Where does he say that desertion dissolves the marriage tie?

The writer now allows his argument to fall apart, for his form of argumentation is not accurate. He is making several assumptions because he has no actual proof. The words ‘under bondage’ refers to a situation where the woman is ‘not constrained by law or necessity’. For the writer to assume this does not speak of her marriage is acceptable – but not as a basis for insisting that this is the actual meaning. In Jewish marriages wives were in bondage to the legal position – hence the fact that the man could easily get rid of her with a divorce paper or even by disowning her three times verbally! The words themselves do not speak of remarriage or about divorce, but the usual usage of the term in those days does! In many ways the woman was regarded merely as a chattel. It is odd to bind one’s views to Philpot, when someone like Matthew Henry disagrees with such a view! What makes Philpot better than Henry? Only one’s predisposition. Like any man, Philpot can make mistakes… but ‘C’ is basing his whole argument on a partial teaching by Philpot, who does not mention the two exceptions!

On the contrary, in the very same chapter he decides the exact opposite:

"The wife is bound by the law as long as her husband liveth; but, if her husband be dead, she is at liberty to be married to whom she will, only in the Lord." (1 Corinthians 7:39)

Again, we see the legalistic side of the writer who, not content to try to persuade by argument uses the graphic method of enlarging the text, as if this proves anything! All it proves is that ‘C’ has become angry because his argument is not sound.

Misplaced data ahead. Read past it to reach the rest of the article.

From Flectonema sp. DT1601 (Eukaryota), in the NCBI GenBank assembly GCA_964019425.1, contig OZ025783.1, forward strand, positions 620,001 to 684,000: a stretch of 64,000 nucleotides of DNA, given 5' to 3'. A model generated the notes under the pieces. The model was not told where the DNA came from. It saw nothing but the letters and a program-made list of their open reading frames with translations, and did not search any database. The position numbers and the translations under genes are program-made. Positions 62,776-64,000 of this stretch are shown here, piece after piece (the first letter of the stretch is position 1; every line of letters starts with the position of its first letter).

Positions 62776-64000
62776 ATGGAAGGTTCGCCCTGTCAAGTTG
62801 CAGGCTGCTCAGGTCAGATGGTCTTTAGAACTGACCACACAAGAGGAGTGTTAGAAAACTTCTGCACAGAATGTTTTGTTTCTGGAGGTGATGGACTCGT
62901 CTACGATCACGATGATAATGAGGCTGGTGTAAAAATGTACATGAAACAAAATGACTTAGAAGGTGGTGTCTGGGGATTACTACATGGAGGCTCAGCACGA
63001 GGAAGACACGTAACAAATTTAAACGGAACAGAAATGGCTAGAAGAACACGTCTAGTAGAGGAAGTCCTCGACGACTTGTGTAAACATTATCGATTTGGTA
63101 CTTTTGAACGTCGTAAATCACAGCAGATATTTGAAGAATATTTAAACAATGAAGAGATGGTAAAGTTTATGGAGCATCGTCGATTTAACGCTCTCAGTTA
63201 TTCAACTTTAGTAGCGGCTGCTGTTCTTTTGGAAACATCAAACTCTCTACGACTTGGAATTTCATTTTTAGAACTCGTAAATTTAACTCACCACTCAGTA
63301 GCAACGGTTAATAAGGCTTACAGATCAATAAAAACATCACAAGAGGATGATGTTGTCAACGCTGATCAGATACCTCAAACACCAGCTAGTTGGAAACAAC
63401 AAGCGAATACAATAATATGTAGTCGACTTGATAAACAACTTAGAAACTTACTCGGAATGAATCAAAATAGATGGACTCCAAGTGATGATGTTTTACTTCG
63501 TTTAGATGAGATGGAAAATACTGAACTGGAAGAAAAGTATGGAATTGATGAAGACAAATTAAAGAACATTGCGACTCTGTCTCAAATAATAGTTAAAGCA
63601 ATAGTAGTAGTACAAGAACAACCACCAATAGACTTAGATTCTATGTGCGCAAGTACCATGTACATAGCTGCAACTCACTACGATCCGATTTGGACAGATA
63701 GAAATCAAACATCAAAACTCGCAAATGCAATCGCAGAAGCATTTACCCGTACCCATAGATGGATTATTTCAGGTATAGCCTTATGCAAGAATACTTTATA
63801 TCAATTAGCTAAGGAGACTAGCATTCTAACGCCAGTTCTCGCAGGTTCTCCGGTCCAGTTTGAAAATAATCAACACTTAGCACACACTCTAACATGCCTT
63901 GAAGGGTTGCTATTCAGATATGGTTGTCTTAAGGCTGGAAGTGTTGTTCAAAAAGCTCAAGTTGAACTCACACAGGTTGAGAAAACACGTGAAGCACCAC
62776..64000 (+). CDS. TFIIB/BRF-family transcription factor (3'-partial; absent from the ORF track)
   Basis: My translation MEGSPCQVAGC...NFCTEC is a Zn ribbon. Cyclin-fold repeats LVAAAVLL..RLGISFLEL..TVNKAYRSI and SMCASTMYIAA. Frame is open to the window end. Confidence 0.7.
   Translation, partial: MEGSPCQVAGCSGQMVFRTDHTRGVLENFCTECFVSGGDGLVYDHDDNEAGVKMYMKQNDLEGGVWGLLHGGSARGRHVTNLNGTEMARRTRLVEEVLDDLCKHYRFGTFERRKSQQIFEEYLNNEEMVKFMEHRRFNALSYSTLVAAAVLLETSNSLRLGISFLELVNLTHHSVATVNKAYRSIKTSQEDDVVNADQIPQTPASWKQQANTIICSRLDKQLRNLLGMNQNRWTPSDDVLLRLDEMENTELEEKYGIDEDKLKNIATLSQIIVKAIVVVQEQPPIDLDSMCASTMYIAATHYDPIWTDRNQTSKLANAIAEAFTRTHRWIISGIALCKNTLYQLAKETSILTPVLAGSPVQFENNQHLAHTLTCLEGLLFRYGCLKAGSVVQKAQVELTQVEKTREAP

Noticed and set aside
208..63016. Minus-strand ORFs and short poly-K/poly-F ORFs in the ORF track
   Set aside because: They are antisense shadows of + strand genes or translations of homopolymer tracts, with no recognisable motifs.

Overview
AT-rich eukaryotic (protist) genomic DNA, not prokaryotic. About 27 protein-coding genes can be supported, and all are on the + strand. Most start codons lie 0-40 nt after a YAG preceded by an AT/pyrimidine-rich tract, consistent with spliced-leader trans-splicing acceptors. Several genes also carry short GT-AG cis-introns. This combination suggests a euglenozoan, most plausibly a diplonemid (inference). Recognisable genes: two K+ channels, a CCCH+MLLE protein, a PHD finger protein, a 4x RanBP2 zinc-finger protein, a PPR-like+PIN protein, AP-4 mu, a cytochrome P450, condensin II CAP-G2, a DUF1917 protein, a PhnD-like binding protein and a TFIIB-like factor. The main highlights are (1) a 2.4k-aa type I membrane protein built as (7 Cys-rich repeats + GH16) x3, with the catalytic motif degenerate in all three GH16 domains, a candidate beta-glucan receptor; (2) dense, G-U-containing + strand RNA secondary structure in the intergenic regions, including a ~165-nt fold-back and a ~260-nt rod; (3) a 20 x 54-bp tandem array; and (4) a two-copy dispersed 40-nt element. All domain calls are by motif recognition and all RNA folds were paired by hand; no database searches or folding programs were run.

How clearly he decides the matter that death alone dissolves the marriage tie!

Once more, the writer goes outside what the text actually says. Paul is simply stating that in ordinary circumstances a married couple may not divorce. This does not in any way negate his earlier instruction in the case of an unbeliever abandoning his marriage, leaving the partner freedom to remarry.

The number of years "that he has deserted her," her ignorance where he is, the belief she entertains that he is dead, her desolate condition, her poverty and necessity, her unprotected condition all these pitiable circumstances do not, cannot alter the law of God and man.

He is her husband and she is his wife till death...dissolve the tie.

Here, as in numberless other cases, the sovereign will of God...overrule the suffering of individuals.

And though this may occasion individual hardship, yet what a general benefit to married women accrues from it!

You will have noticed a glaring fault here – that the writer has gone from the text he was referring to and is misusing it by applying it to a much earlier one! Thus, his argument, if we can call it that, is mixing two separate texts to ‘prove’ the his case. But, without the benefit of understanding how argumentation should be conducted, ‘C’ fails miserably to prove anything at all, by repeating what is a mistaken judgment.

If desertion could dissolve marriage, thousands of unprincipled husbands would avail themselves of it, and no wife could be sure, as now, that she should continue such till 'her own or her husband's decease.

Once more the writer is not arguing correctly. Today, desertion is better known because of communications and the law. It is very unlikely that a modern wife would not know if her husband was dead or alive. But, even if he were, it does not prove anything, because the writer has not adhered to proper argumentation.

We should be ashamed to take so much pain to prove what is so plain and clear, did we not know what lax views and feelings prevail, in the minds of many concerning the marriage tie.

We have a specimen of this in the letter of R. P.

Who is ‘RP’ and where is his letter?